Description: It seems like only yesterday, I set out to build my first ever WordPress Plug-in. Bright eyed and bushy tailed, I poured over the WordPress Codex, putting together the pieces of the process until I finally got the big picture. The WordPress Codex is an amazing resource for anyone looking to get into WordPress development; I strongly recommend any new developer read through the "Writing a Plugin" section.
While learning, I had a difficult time finding a straightforward template I could use as a base for my plug-ins. I wanted something that was clean and well-organized but also provided examples of more complex behaviours, such as: Internationalization, Widgets and Front and Back-End Ajax. I wanted to ensure my plug-in functionality was encapsulated inside a class structure so my functions and variables wouldn't conflict with the WordPress Core, or other plug-ins.
I've finally gotten around to writing this template plug-in, and I thought I would share it with the community to get your feedback and improvements, and hopefully save new developers some time.
1. Download the template plug-in.
2. Place the files in the plug-ins directory of your development installation of WordPress.
3. Come up with a unique name for your plug-in, such as MyPlugin. Check the 4. WordPress Plug-in directory to ensure this name hasn't been used.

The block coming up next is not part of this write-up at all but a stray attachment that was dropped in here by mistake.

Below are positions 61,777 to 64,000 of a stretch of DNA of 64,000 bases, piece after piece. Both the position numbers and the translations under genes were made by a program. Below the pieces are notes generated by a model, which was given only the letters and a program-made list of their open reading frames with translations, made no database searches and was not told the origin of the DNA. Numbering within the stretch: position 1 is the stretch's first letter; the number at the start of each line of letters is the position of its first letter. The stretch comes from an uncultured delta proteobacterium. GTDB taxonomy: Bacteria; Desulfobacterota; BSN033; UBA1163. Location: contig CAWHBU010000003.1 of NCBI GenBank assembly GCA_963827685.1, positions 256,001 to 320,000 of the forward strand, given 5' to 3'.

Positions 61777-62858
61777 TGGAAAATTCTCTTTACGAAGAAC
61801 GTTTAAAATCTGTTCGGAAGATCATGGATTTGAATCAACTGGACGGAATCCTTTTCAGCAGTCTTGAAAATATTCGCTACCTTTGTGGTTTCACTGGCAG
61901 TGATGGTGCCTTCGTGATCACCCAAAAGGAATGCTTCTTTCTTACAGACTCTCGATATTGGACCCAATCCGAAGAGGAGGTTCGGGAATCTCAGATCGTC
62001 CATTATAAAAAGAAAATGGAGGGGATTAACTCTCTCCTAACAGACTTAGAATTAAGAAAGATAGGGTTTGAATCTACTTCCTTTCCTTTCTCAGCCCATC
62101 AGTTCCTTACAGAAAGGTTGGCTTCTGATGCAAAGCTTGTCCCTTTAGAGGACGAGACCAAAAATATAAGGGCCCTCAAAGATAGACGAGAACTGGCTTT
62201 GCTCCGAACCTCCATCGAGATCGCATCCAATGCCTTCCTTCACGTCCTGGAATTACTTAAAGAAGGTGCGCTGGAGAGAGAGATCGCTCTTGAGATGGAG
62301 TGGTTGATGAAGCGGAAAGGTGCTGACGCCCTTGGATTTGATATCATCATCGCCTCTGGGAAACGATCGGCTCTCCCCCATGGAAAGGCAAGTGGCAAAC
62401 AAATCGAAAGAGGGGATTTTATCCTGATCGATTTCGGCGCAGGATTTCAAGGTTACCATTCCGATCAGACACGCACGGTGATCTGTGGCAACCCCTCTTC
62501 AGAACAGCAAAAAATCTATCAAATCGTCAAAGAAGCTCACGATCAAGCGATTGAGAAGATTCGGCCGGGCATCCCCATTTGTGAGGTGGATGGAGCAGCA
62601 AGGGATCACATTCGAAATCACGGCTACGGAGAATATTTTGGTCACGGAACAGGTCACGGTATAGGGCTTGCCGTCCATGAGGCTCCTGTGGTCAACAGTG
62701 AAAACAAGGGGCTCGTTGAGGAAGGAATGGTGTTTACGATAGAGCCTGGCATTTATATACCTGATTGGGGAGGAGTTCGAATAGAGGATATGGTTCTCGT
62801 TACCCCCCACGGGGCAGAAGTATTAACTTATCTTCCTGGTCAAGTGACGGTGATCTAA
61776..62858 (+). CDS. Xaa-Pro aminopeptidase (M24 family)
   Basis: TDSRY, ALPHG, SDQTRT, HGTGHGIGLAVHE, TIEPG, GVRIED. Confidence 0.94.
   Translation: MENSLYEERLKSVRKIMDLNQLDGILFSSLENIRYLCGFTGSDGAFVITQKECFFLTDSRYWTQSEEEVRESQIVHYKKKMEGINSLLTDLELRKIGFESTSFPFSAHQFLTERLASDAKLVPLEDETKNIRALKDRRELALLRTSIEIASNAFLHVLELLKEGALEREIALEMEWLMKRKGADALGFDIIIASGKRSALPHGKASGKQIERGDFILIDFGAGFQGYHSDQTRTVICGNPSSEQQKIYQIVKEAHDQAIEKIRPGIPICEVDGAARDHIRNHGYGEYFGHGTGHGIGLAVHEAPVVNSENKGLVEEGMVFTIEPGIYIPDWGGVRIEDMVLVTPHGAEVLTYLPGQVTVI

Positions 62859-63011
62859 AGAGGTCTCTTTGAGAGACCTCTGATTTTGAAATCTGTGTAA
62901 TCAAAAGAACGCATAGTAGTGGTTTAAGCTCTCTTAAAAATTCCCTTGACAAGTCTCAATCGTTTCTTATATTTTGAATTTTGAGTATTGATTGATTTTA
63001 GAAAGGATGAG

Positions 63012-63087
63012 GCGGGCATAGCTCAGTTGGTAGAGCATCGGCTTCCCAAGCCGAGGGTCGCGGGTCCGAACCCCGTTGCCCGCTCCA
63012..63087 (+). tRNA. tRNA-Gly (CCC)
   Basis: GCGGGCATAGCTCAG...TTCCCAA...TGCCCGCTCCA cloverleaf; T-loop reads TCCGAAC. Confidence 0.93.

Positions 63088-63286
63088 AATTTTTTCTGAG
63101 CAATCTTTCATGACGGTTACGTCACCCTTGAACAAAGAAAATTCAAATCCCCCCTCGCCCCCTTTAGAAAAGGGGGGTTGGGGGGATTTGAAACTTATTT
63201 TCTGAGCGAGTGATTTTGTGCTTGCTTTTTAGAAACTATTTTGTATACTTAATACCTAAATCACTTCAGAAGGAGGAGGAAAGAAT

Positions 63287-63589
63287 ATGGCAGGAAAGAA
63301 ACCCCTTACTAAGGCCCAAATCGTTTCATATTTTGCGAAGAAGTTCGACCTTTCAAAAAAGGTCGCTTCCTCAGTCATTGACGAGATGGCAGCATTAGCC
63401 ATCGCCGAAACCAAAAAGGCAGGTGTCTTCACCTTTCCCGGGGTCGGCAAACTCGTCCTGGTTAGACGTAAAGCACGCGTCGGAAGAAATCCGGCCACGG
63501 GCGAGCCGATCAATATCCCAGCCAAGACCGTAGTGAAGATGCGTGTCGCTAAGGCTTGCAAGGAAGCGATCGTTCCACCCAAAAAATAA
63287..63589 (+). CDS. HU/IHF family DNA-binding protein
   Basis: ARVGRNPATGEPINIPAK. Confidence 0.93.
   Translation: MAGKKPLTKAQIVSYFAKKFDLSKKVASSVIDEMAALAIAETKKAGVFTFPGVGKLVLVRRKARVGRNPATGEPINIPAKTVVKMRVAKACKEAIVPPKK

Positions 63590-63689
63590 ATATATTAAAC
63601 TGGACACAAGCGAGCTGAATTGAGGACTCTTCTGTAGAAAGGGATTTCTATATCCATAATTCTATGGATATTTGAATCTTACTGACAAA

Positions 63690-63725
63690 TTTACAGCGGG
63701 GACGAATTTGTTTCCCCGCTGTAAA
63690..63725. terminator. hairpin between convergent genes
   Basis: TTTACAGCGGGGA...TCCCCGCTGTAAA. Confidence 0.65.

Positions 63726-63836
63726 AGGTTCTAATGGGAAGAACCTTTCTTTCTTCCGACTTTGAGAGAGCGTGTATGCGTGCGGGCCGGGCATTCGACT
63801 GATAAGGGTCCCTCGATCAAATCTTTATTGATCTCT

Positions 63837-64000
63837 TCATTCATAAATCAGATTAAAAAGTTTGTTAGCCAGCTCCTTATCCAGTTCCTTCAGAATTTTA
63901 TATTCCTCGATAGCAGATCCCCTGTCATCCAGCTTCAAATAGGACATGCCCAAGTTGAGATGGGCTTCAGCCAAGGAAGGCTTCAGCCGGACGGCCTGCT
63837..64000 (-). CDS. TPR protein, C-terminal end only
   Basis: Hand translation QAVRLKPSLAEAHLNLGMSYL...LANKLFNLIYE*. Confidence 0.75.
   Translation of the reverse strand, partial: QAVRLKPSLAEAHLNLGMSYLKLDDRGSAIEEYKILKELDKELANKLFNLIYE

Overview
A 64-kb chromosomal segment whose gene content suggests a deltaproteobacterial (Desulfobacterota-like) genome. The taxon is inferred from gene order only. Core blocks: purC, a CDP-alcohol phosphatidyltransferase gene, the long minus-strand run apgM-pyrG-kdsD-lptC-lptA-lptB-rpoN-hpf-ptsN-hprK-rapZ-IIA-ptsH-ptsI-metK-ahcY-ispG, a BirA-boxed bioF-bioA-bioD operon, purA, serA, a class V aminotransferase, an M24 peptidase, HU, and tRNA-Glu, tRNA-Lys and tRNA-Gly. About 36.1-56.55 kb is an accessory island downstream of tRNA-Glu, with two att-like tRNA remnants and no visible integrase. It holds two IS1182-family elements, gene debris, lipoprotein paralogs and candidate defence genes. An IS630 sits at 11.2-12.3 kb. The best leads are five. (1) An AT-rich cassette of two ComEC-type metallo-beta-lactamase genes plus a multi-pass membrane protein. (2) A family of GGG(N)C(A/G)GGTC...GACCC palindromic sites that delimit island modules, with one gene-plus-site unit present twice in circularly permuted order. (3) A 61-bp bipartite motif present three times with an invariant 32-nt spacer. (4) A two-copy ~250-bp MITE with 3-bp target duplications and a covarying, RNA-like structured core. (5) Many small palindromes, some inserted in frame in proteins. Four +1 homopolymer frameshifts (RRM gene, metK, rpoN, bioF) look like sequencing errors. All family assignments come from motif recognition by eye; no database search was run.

4. Rename the plug-in folder from B2Template to your plug-in name (i.e. MyPlugin). Do not use spaces or special characters.
5. Rename the file B2Template.php to MyPlugin.php
6. Rename the file B2Template.class.php to MyPlugin.class.php
7. Rename the class inside MyPlugin.class.php from B2Template to MyPlugin
8. Rename the constructor function inside MyPlugin.class.php from B2Template() to MyPlugin()
9. Activate the plugin from the WordPress Plugin Administration Panel
10. Add the Template widget to your sidebar from the WordPress Appearance Administration Panel
11. View your site, and interact with the widget to observe it's behaviour
12. From the WordPress Administration page, click on Settings, and select MyPlugin.
13. Interact with the plugin from this page, to view its behaviour.
Related: Wordpress, Plugin, myplugin, Rename, inside, Template, mypluginclassphp, Administration, wanted, Plugins, behaviour, ensure, Panel, Directory, Development, Widget, Class, codex
O/S:BSD, Linux, Solaris, Mac OS X
File Size: 10.0 KB